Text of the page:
There are indeed two payments recorded in the Summary that mention Prince’s company, Frontier Services Group, in connection with “Project Sierra.” Two $16.4 million payments were recorded as paid in July and October 2014, labeled “Air Logistics & Support Services… (Project Sierra, Frontier Services Group).” Olawo described Sierra as an air cargo operation for the Sudan People’s Liberation Army (SPLA) and the National Security Service. In April 2016, The Intercept reported that FSG had attempted to provide attack aircraft to the Government of South Sudan in addition to other defense-related services. Representatives from FSG have previously denied doing business with South Sudan’s military but did not respond to questions about the payments described in the Nilepet security expenses summary.
The Summary also lists Golden Wings Aviation–another company owned by Olawo–alongside several other companies in connection with a $4,250,802 payment dated June 1, 2015, labeled “payment for army logistics operation.” The company is also mentioned by the U.N. Panel of Experts on South Sudan as having transported weapons to Unity state on several occasions during a period of particularly horrific violence in 2014 and 2015.
The Sentry recommends the following steps in order to expand financial pressure to hold companies and individuals to account:
Target the Networks Behind Violence: The United States, European Union, and others in the international community should investigate the top officials who have played a role in military operations that have resulted in atrocities and, where appropriate, impose network-focused sanctions on them, their business associates and facilitators, and the companies they own or control.
Impose Sectoral Sanctions: The use of sanctions related to the oil sector should also expand beyond designations of key officials and their companies. Given the ubiquitous use of the U.S. dollar in the oil sector, such a measure could have a strong impact.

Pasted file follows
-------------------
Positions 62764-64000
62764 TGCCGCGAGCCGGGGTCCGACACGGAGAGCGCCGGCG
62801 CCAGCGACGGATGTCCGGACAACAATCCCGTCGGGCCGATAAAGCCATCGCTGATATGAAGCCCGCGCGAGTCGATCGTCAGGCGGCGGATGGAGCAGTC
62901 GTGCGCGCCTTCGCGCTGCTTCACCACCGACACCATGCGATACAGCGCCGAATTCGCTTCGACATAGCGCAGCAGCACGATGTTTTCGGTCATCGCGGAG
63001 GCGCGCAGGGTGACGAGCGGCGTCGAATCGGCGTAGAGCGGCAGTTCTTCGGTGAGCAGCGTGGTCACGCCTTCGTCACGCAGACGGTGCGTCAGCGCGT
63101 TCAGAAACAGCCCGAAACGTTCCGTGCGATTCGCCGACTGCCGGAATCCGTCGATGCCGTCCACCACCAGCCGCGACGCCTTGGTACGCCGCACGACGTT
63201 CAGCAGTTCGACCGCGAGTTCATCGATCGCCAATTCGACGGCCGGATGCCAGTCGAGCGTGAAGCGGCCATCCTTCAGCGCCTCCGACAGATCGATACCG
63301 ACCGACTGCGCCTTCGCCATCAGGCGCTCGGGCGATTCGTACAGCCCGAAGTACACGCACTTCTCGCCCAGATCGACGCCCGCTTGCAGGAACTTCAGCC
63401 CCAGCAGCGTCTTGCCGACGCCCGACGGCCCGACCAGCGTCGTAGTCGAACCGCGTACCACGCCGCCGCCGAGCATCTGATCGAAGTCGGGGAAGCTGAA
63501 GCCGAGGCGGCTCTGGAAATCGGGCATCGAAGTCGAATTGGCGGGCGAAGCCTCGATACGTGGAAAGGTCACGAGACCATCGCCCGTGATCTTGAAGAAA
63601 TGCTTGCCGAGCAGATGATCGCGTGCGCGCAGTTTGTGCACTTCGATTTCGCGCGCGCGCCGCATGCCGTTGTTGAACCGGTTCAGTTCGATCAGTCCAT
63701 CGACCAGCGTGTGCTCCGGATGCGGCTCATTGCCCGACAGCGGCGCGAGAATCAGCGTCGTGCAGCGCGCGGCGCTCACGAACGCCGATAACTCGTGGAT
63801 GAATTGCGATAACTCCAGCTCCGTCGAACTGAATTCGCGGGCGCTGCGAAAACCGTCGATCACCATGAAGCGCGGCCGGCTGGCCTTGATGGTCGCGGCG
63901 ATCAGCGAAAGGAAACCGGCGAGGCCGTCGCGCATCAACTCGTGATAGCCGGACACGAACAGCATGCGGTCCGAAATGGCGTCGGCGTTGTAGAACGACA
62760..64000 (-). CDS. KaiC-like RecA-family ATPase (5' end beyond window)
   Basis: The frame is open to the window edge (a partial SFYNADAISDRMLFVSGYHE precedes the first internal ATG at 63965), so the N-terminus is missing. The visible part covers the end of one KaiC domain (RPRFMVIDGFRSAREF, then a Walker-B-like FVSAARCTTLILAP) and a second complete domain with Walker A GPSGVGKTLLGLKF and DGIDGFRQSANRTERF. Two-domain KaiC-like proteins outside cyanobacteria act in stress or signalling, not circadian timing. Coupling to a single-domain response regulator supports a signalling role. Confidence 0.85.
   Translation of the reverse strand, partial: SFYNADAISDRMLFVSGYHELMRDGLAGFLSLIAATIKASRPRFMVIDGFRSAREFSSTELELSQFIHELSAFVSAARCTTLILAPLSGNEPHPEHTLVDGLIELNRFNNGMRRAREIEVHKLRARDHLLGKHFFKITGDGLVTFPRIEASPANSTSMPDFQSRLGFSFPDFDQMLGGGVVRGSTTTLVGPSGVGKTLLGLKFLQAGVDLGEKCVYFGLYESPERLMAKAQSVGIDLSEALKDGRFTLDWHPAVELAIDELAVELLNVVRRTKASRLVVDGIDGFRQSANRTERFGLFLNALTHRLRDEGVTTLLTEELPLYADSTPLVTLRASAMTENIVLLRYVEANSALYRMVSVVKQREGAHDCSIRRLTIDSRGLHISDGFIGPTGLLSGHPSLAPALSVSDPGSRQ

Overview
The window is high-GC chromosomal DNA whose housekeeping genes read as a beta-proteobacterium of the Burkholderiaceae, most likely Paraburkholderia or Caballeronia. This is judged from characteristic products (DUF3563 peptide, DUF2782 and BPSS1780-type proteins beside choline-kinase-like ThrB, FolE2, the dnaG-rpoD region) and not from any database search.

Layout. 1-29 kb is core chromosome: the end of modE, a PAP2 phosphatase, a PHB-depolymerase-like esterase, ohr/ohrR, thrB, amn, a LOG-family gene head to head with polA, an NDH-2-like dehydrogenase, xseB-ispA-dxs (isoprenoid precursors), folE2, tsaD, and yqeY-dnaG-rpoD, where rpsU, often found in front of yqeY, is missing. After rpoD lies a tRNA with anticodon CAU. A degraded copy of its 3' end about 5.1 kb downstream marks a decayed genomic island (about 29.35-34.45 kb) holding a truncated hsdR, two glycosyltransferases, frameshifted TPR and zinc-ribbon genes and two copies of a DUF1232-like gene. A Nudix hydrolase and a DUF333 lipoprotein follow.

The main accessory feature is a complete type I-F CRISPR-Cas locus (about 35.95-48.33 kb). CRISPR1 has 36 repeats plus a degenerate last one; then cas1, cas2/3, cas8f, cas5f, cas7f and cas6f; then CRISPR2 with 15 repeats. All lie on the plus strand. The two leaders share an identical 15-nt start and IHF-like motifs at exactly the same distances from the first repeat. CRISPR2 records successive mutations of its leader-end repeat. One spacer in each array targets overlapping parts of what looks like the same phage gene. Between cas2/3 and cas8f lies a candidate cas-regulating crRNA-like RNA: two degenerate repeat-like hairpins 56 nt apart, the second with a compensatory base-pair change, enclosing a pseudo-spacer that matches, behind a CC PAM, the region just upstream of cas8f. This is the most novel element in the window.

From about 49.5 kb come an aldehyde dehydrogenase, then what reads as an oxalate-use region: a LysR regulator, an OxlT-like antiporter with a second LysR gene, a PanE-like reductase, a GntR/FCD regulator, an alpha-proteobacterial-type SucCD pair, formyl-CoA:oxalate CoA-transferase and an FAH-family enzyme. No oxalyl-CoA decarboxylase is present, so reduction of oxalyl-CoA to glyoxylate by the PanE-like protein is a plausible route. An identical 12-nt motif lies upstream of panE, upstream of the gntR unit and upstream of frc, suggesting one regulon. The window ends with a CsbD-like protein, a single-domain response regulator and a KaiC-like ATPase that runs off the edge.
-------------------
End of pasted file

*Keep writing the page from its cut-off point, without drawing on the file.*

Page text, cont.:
Banks and Financial Regulators Have a Key Role: Banks and financial regulators should step up efforts to halt the flow of illicit funds out of South Sudan. Banks found to be connected to be money laundering may incur heavy penalties and be subject to other law enforcement measures. The Sentry will continue to investigate these issues and raise appropriate findings to relevant authorities.
South Sudan’s Neighbors Must Escalate Financial Pressure, or Risk Damage to Their Own Financial Systems: Ethiopia, Kenya, and Uganda have been reluctant to enforce and escalate international political and financial pressures. There are numerous opportunities for the international community–including U.S. and European governments and financial institutions–to encourage South Sudan’s neighbors to increase pressure on those responsible for South Sudan’s civil war.
About THE SENTRY
The Sentry is composed of best-in-class financial forensic investigators, policy analysts, and regional experts who follow the dirty money and build investigative cases focusing on the corrupt transnational networks most responsible for Africa’s deadliest conflicts. By creating a significant financial cost to these kleptocrats through network sanctions, anti-money laundering measures, prosecutions, and other tools, The Sentry aims to disrupt the profit incentives for mass atrocities and oppression, and creates new leverage in support of peace efforts and African frontline human rights defenders. The Sentry’s partner, the Enough Project, undertakes high-level advocacy with policy-makers around the world as well as wide-reaching education campaigns by mobilizing students, faith-based groups, celebrities, and others. Co-founded by George Clooney and John Prendergast, The Sentry is an initiative of Not On Our Watch (NOOW) and the Enough Project. The Sentry currently focuses its work in South Sudan, Sudan, the Democratic Republic of Congo, Somalia, and the Central African Republic.
In less than two years, The Sentry has created hard-hitting reports and converted extensive research into a large volume of dossiers on individuals and entities connected to grand corruption, violence, or serious human rights abuses. The investigative team has turned those dossiers over to government regulatory and law enforcement agencies in the U.S. and around the world, as well as to compliance officers at the world’s largest banks.